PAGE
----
Arjard Thai Cucumber Salad
1 cucumber, quartered and sliced thinly
2 shallots, peeled and sliced thinly lengthwise
1 red chilli, seeded and ringed thinly, sliced into rings
1 green chilli, seeded and sliced into rings
3-4 tablespoons sugar
4 tablespoons water
4 tablespoons white wine vinegar
1 teaspoon salt
Mix the ingredients for the marinade together in a saucepan. Bring to the boil. Simmer for 3-4 minutes. When cool, pour the marinade over the cucumber.
Soft Hard-Boiled Eggs with Lettuce and Anchovies
I recently came across this recipe of Hugh Fearnley-Whittingstallâ€™s in the Guardian Weekend â€“ delicious and simple – A pared-down version of the classic niÃ§oise, which places a bit more emphasis on the eggs.
2-4 lettuces (ideally a combination of cos/romaine and butterhead)
6 eggs, at room temperature
A pinch of sugar
Salt and freshly ground black pepper
Wash and gently dry the lettuce. Tear the larger leaves in half and put them in a salad bowl. The eggs should be what I call soft hard-boiled, ie, the whites completely set but the yolks just a bit runny in the middle. I achieve this pretty reliably by putting the eggs in a pan of hand-hot water, bringing it quickly to the boil and cooking them for exactly four minutes (five if they are extra large). Then I run them under the cold tap and peel them as soon as they are cool enough to handle.
Mix the oil and the vinegar in a ratio of 5:1, adding a pinch of sugar, a dab of mustard and some salt and pepper. Shake it up in a jar. Roughly chop the still-warm eggs and put them on top of the lettuce. Chop the anchovies and scatter over the eggs, then drizzle over the dressing. Serve at once.
Egg white Omelette
4 egg whites preferably free range organic
salt and freshly ground pepper (careful with the salt)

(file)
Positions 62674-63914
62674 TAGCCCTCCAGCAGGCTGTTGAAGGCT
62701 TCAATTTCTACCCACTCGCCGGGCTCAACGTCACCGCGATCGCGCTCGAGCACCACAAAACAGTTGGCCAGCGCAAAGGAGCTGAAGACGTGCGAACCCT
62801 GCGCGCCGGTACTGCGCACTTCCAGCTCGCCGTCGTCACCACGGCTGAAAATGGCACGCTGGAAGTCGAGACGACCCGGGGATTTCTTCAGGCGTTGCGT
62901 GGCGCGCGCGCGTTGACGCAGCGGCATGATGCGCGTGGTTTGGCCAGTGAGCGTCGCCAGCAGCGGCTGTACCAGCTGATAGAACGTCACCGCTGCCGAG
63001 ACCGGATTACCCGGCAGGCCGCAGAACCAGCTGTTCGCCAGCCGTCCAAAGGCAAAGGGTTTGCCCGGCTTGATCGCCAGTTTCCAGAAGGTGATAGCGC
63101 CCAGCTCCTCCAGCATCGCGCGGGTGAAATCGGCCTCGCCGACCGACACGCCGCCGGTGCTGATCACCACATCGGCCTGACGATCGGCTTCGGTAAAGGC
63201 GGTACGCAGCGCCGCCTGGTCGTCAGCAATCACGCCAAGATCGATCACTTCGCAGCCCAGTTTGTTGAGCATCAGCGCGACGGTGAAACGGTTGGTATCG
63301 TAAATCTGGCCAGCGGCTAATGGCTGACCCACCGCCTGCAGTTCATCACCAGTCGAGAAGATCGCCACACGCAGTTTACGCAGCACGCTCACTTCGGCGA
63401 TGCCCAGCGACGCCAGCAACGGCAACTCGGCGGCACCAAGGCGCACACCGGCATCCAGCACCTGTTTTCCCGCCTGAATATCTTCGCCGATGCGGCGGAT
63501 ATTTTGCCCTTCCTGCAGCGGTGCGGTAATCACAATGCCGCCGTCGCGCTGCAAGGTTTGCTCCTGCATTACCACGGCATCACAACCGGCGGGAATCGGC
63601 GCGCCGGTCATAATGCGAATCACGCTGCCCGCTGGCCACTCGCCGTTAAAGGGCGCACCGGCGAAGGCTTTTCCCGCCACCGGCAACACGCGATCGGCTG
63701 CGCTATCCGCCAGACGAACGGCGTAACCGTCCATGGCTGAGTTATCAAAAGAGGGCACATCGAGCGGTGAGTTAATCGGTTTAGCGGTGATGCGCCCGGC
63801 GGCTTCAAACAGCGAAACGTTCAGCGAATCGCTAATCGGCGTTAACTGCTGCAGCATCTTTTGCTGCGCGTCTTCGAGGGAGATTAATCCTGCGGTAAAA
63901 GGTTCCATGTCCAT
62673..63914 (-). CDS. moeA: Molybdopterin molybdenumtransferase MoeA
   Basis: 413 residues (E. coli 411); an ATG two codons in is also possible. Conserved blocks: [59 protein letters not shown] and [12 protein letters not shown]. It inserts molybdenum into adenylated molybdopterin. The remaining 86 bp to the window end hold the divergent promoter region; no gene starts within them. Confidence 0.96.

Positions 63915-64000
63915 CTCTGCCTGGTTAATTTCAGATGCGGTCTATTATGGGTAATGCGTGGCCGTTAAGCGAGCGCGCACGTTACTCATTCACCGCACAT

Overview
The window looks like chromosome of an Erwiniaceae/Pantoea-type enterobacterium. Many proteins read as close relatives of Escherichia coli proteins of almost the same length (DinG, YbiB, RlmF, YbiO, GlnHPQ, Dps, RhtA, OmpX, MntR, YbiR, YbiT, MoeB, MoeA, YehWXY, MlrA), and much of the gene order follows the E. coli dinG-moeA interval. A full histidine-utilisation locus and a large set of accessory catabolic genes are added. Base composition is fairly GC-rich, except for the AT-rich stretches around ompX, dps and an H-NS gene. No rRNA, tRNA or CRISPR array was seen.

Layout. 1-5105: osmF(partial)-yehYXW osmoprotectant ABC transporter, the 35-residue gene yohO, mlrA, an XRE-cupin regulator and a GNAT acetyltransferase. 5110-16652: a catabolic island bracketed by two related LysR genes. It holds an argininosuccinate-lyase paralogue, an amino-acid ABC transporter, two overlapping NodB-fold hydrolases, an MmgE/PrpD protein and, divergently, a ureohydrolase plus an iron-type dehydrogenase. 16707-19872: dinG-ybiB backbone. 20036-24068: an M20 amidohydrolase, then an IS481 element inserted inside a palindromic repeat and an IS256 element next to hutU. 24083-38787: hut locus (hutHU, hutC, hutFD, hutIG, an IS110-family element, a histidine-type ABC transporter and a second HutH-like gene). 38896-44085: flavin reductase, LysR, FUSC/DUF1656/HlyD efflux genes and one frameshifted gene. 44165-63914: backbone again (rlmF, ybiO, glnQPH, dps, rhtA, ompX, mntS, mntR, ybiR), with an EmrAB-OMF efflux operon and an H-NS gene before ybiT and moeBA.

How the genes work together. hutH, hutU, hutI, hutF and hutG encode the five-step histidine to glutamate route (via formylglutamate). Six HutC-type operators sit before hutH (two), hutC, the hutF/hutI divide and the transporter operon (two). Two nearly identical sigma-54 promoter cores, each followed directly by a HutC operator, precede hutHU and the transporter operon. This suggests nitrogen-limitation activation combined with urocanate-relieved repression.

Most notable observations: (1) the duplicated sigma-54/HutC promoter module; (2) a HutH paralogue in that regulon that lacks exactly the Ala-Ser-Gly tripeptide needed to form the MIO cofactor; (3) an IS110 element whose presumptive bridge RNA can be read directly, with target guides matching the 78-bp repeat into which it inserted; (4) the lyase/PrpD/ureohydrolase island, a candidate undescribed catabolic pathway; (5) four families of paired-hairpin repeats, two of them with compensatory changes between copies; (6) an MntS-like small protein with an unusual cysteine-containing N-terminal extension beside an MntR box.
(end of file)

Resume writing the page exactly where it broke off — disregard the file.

2 tbs of freshly chopped herbs eg parsley, chives, tarragon, thyme or rosemary.
Your chosen filling (optional)
1 dessertspoon clarified butter or olive oil
omelette pan, preferably non stick, 23cm (9 inch) diameter
Warm a plate in the oven. Whisk the eggs whites in a bowl, just enough to break up the albumen with a fork or whisk. Season with salt and freshly ground pepper. Put the warm plate beside the cooker.
Heat the omelette pan over a high heat – add the clarified butter or oil, it should sizzle immediately. Pour in the egg mixture. It will start to cook instantly so quickly pull the edges of the omelette towards the centre with a metal spoon or spatula, tilting the pan so that the uncooked mixture runs to the sides 4 maybe 5 times. Continue until most of the egg is set and will not run any more, the centre will still be soft and slightly under cooked at this point but will continue to cook on the plate. If you are using a filling, spoon the hot mixture in a line across the centre at this point.
To fold the omelette: Flip the edge just below the handle of the pan into the centre, then hold the pan almost perpendicular over the plate so that the omelette will flip over again, then half roll half slide the omelette onto the plate so that it lands folded in three. (It should not take more than 30 seconds in all to make the omelette, perhaps 45 if you are adding a filling).
This weekend the West of Irelandâ€™s favourite family festival is back: FÃ©ile na Tuaithe â€“ Turlough Park takes place at the National Museum of Ireland – Country Life on Saturday 24 and Sunday 25 May 2008. Now in its fourth year, this free festival has proved itself to be a favourite with all members of the family attracting up to 12,000 visitors over the two days. Artisan food has been a part of the festival since the beginning, but this year there is a dedicated marquee with more stalls to meet demand and interest. E-mail: email@example.com www.museum.ie
Cork Free Choice Consumer Group â€“ next meeting Thursday 29th May 7.30pm
At Crawford Gallery CafÃ©, Cork -â‚¬6 including tea, coffee etc.
Allotments and Community Gardens â€“ What is the present situation? Is there more demand? Where can more allotments be located? What is the Councilâ€™s role? What is their future? â€“ speakers Mick Mack of Cork Greenmap, Councillor Chris Oâ€™Leary Green Party, Elinor Rivers of Mandala Gardens and Zweena McCullough of the Hydro Allotments â€“ all welcome.
Darina Allen is going to Castlefarm, near Athy, Co Kildare to celebrate a year of great local food. She will attend Castlefarm Shopâ€™s first birthday barbeque on Sunday afternoon June 1st. This local food celebration feast will include an organic pig on a spit and a smorgasbord of Castlefarm and locally produced food. There will also be cheese and cream making demonstrations and for the competitive a welly throwing competition. On the day local cheesemaker Elizabeth Bradley will demonstrate cheese making and we will be making cream from our own milk. Tickets are available at â‚¬20 per person and can be booked by calling Castlefarm Shop at 059-8636948 or email firstname.lastname@example.org. www.castlefarmshop.ie